Volume 23, Issue 1
  • ISSN 0169-7420
  • E-ISSN: 2213-4883
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In this article a model of foreign (L2) vocabulary learning is first developed in which the representation of the spelling, the pronunciation and the meaning(s) of a word are stored in their respective networks. Vocabulary learning in a paired associate learning task is then defined as the building of nodes in a network and as the establishing of an associative pathway between each new node (representing the spelling, pronunciation or meaning(s) of a newly learned L2 word) and the corresponding node for its L1 equivalent. In this model differences in spelling or pronunciation between L2 words and their L1 translations are expressed in terms of differences in length of their associative pathways.On the basis of the above distinctions a prediction was made about a difference in input speed and in the period of retrievability between two kinds of Arabic- Dutch word pairs. It was predicted that word pairs sharing some phonemic features would be learned sooner and remembered longer than those without any of these features in common.The above prediction was confirmed in a group experiment. Moreover, it showed that a resemblance between L2-L1 word pairs had a greater effect on retrievability than on input speed. Finally, the diverging results for one of the testwords were interpreted as indicating that also in associate learning of L2-L1 pairs the semantic category to which that word belonged had played its part. Its abstract meaning was assumed to have negatively affected the time needed to store the word in memory.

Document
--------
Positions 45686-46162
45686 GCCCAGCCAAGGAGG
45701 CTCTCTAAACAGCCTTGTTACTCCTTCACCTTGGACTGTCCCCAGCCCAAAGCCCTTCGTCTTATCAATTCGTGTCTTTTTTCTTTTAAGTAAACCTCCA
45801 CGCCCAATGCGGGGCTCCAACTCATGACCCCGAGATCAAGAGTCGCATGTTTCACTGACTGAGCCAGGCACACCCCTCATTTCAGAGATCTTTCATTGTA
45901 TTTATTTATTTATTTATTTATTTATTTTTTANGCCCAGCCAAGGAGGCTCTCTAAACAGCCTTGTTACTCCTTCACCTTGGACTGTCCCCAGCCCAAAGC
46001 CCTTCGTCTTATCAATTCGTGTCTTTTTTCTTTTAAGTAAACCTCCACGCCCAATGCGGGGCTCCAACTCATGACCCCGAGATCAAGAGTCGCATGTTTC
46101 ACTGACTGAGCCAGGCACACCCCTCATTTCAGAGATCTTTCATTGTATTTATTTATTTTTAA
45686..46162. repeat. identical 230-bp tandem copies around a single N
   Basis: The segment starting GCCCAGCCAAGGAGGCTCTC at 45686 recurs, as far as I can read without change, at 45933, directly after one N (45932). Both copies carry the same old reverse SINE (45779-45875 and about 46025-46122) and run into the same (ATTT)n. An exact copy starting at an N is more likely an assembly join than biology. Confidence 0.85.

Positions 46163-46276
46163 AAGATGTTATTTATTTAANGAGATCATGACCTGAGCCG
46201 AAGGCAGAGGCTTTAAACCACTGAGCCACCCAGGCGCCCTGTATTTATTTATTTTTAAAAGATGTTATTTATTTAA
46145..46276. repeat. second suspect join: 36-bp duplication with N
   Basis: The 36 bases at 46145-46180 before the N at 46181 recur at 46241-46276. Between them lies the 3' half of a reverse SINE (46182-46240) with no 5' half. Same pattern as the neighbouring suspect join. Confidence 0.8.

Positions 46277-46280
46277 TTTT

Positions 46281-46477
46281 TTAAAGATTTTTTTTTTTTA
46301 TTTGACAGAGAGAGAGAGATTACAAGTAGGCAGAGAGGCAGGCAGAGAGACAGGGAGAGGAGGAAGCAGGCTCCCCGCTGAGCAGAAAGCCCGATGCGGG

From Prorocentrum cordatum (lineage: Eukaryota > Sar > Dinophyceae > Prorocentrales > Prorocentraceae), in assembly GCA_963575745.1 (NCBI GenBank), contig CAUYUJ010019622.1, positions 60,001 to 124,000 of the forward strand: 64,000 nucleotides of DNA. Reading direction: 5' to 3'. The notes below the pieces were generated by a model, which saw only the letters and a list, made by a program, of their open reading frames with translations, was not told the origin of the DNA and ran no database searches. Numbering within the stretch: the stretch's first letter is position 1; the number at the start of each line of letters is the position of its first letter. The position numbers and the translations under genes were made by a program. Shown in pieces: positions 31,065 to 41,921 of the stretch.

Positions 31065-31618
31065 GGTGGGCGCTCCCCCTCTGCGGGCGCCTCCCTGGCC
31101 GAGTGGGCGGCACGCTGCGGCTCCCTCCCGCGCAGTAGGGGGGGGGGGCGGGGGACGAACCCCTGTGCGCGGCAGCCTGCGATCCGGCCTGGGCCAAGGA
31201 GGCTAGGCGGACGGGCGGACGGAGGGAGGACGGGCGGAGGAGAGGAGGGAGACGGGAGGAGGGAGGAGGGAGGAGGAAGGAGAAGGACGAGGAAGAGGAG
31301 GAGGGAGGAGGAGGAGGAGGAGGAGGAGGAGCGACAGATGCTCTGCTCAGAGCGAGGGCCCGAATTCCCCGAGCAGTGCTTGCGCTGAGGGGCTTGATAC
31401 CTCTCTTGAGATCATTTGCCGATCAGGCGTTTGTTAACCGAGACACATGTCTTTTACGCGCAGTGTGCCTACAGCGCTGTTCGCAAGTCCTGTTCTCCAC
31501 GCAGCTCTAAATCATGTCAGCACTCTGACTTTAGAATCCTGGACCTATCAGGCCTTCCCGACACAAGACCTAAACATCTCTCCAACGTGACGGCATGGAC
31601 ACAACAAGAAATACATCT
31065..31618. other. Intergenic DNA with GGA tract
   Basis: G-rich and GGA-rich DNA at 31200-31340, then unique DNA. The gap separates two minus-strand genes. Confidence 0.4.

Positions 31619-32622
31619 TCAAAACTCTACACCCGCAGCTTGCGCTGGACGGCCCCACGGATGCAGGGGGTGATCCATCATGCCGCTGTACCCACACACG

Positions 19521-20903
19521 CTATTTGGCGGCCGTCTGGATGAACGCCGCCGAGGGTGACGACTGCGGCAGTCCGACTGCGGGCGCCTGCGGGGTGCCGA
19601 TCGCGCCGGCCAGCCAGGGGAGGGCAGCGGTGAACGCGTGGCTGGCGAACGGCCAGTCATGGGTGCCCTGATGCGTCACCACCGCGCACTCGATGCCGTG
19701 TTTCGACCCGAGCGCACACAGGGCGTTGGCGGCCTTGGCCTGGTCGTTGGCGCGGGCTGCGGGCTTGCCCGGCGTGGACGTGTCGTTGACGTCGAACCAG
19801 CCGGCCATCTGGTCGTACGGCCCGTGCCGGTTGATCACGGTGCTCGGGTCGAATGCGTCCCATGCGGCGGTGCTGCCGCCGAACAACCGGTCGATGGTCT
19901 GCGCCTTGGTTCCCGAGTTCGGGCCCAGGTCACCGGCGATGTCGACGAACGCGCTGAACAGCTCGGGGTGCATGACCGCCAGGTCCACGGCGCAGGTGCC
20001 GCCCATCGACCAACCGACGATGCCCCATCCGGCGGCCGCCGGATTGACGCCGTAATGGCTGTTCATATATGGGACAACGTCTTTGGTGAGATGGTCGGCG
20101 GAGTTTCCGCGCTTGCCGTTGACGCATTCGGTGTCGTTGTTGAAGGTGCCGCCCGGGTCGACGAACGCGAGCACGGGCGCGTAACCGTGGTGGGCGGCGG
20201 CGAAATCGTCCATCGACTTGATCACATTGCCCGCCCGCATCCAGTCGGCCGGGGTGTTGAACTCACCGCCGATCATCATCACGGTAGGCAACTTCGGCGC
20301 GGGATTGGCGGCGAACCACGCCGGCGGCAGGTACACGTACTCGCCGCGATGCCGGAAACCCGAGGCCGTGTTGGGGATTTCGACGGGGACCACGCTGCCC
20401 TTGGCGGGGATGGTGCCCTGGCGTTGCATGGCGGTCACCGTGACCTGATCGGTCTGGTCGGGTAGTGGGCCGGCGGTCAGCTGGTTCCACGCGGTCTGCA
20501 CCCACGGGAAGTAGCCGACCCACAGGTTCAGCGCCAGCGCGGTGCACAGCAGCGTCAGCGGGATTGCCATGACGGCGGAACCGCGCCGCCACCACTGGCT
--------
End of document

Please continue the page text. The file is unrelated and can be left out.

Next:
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  • Article Type: Research Article
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